In reality, The Telegraph suggests that 2016 official growth figure of 6.7% was probably overblown, with growth in reality being lower. Following an uptick in activity during 2017, this has resulted in the official figure for last year having to be reduced, as to report growth of more than 7% would have added to a disparity that builds up over time. Inflating poor years has to be balanced by underreporting good years, or eventually the statistics suggest the economy should be twice the size that it clearly is.

Independent assessments of 2017 growth are lower still. The Telegraph quotes Capital Economics, which believes growth to be nearer 6% for 2017, but their models agree that 2017 was better than 2016, saying they estimated GDP growth at 5.1% in 2016.

How this puts projections for 2018 is interesting, as most observers think there was a slowdown in the last three months of 2017, with official figures putting it at 1.6%, while independents, like Pantheon Macroeconomics, are putting it at just 1% for the same period (down sharply from an estimated 1.9% in the third quarter).

The reasons for a slowdown are not hard to see, as two factors are at interplay.

Drive Against Pollution

The first is Beijing’s drive to curb polluting activities, such as construction.

Output growth slowed in steel, cement and glass recently, as the government tried to rein in polluting industries in northern China. These restrictions will be eased at the end of the winter heating season and, as a result, activity is likely to pick up again in Q2.

Weakening Property Market

The property market in particular has weakened in the past six months, The Telegraph observes, noting average residential property prices rose by just 0.2% in December.

This raises a question, if construction activity and, therefore, the supply of new properties was constrained, logic would suggest prices would rise. The fact prices are easing may have more to do with the rising cost of borrowing in China following efforts by Beijing in early 2017 to limit the supply of money and dissuade growth in the shadow banking sector.

Interbank lending costs have risen as a result. If the Fed raises rates during 2018 as expected, global debt costs will rise regardless of currency. The knock-on effect may be that an increase in construction activity is rewarded with a fall in property prices later in the year.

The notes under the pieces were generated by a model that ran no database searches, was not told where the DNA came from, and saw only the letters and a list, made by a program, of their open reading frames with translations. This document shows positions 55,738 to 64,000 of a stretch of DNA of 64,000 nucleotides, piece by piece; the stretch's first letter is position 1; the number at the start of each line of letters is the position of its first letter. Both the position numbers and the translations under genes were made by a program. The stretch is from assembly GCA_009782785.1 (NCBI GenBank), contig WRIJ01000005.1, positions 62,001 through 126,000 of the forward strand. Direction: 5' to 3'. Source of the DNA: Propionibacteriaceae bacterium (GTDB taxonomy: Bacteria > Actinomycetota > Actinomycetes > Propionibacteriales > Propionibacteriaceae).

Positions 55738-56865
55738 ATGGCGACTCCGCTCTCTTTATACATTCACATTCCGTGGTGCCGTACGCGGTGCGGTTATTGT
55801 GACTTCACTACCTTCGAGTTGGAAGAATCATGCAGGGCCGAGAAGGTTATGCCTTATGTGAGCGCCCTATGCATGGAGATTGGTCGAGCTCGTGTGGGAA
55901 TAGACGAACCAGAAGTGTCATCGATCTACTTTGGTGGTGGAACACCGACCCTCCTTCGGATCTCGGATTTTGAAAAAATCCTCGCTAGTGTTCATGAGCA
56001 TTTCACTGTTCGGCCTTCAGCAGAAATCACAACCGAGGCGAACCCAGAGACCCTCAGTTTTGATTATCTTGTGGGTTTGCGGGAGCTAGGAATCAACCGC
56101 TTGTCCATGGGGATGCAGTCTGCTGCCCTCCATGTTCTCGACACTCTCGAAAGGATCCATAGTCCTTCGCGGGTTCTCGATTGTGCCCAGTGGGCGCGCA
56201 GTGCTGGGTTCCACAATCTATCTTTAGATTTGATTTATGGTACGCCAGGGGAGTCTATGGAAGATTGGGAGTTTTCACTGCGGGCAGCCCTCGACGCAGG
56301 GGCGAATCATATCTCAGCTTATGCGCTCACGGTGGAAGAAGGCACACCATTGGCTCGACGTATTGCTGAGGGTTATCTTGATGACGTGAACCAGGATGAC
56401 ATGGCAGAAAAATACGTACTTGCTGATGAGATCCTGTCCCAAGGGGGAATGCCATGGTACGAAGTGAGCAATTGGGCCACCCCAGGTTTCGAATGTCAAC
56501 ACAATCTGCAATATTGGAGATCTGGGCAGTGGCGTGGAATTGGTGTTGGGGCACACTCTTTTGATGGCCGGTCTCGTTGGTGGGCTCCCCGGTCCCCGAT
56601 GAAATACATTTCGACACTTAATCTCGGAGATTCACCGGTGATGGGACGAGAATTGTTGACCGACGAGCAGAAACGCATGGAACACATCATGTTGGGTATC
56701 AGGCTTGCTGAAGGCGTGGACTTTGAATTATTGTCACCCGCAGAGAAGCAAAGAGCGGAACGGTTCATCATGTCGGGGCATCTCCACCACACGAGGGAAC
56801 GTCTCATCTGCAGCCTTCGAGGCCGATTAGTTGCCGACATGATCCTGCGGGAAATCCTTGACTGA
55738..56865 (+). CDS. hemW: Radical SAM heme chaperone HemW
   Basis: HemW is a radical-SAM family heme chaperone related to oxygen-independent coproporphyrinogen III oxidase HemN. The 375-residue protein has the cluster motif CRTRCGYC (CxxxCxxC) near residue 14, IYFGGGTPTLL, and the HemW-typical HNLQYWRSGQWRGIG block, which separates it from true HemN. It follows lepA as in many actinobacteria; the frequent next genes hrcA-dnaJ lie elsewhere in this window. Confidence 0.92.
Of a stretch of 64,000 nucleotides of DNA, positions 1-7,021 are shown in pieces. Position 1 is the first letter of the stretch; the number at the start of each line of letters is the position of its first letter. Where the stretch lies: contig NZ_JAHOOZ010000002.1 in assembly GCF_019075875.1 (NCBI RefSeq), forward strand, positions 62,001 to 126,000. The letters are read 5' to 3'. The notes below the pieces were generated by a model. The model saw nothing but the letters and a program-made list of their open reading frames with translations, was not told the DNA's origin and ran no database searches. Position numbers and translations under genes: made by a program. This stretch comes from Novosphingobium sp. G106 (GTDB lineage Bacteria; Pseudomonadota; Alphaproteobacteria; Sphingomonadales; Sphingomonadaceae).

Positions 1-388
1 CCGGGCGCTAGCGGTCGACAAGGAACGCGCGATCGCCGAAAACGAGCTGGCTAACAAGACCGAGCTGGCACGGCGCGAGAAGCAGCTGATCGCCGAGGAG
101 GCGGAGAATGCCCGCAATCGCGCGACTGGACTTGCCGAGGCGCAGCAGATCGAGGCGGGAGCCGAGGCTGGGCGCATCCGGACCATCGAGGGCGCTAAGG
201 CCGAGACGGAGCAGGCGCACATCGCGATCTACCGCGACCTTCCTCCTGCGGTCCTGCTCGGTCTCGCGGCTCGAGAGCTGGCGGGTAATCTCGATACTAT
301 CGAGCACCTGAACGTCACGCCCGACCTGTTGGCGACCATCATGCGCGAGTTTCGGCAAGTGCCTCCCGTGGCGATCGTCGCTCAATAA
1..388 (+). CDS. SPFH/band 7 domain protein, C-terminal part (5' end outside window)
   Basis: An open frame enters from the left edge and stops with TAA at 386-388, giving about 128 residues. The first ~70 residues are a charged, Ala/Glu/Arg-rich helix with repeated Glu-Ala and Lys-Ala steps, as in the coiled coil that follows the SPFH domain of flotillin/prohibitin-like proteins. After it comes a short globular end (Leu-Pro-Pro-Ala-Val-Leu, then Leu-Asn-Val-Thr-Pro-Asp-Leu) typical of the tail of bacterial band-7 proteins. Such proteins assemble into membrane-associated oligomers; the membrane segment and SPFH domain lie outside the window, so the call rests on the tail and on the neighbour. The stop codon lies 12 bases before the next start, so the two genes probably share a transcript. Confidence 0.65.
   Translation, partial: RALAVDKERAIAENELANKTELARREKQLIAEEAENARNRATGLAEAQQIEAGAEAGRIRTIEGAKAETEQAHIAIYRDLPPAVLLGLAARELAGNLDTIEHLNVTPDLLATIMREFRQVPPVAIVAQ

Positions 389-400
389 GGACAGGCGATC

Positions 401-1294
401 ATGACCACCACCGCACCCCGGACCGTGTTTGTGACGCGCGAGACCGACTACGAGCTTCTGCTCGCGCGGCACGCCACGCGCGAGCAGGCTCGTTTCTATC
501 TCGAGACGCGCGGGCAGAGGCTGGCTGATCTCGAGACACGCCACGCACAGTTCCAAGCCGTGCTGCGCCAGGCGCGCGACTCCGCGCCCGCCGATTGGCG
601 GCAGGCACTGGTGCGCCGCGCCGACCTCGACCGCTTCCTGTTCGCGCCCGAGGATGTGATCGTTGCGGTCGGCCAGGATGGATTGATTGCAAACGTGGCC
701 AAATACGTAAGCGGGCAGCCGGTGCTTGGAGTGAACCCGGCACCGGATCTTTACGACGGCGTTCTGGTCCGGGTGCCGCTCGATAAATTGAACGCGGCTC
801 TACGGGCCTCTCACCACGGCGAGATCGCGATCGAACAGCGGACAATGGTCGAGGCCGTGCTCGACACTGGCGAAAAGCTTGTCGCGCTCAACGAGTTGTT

As credit has become less readily available, the article notes, there has been a considerable slowdown in retail sales growth, falling to 9.4% in December from 10.2% in the year to November. A combination of a cooling property market, falling retail sales and an export market facing protectionist headwinds supports the hypothesis that growth in 2018 will be lower than last year.

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The Telegraph article concludes with Capital Economics’ prediction that growth this year could be just 4.5%. It will be interesting to see what quarterly numbers the NBS claims China is achieving as the year unfolds.

India is often touted as the next China — a similarly sized population is expected to offer vast potential, particularly coming from a low per capita usage of metals, energy and just about everything else.

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India just needs to be freed from bureaucracy and the shackles of its earlier obsession with socialism and it will boom, supporters have been saying for years.

Yet India’s growth has persistently fallen short of expectations, often to the dismay of Western firms investing billions in what they have hoped would be the next big thing.

It’s not that India isn’t growing. At 6.5%, it is almost certainly growing faster than China this year. Despite claims of “on target” 6.5% growth in China, a more realistic measure is probably 4.5%, according to Roger Bootle, chairman of Capital Economics, writing in the Telegraph.

Nevertheless, China has achieved an unprecedented rise in living standards, with perhaps the greatest achievement being the creation of a prosperous middle class numbering in the hundreds of millions.

It is this middle class that has allowed the switch from export-led to domestic consumption — without their combined demand auto sales, white goods and the construction sector (and the list goes on), it would be dead in the water.

India, by comparison, has a paltry middle class.

The top 1% of Indian adults, a rich enclave of just 8 million inhabitants making at least $20,000 a year, equates to roughly Hong Kong in terms of population and average income, The Economist says. The next 9% is akin to Central Europe, in the middle of the global wealth pack.

Even the top 1% would struggle on $20,000 per annum to afford $20,000 for a small BMW or over $1,000 for an iPhone.

The next 40% of India’s population neatly mirrors its combined South Asian poor neighbors, Bangladesh and Pakistan, hardly in the market at all for Western-priced brands. The remaining half-billion or so are on a par with the most destitute bits of Africa, explains a report in The Economist.

So why has India apparently failed where China succeeded?

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Some would argue the credit rating agencies do not have the best record in making predictions on the future direction of financial markets.